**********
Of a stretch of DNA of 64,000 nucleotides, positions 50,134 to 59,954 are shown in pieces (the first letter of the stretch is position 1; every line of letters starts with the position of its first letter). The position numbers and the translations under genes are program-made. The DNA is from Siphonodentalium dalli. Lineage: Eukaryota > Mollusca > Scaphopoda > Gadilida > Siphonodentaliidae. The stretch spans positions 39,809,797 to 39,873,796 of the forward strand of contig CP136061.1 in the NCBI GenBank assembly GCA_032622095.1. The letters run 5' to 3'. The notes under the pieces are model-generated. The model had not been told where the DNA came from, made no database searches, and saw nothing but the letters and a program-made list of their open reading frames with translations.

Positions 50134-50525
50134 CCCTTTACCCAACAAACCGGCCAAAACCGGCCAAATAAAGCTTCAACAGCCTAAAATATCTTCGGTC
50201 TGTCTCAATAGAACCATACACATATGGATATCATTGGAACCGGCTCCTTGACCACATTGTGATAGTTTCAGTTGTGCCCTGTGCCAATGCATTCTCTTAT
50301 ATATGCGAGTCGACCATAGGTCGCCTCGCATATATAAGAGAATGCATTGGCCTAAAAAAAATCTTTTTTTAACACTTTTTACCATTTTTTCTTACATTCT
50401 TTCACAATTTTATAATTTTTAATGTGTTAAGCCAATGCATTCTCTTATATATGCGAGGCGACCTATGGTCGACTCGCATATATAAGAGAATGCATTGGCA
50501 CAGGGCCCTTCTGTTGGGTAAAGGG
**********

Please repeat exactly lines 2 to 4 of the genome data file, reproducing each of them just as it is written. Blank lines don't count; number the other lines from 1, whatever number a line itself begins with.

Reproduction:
Positions 50134-50525
50134 CCCTTTACCCAACAAACCGGCCAAAACCGGCCAAATAAAGCTTCAACAGCCTAAAATATCTTCGGTC
50201 TGTCTCAATAGAACCATACACATATGGATATCATTGGAACCGGCTCCTTGACCACATTGTGATAGTTTCAGTTGTGCCCTGTGCCAATGCATTCTCTTAT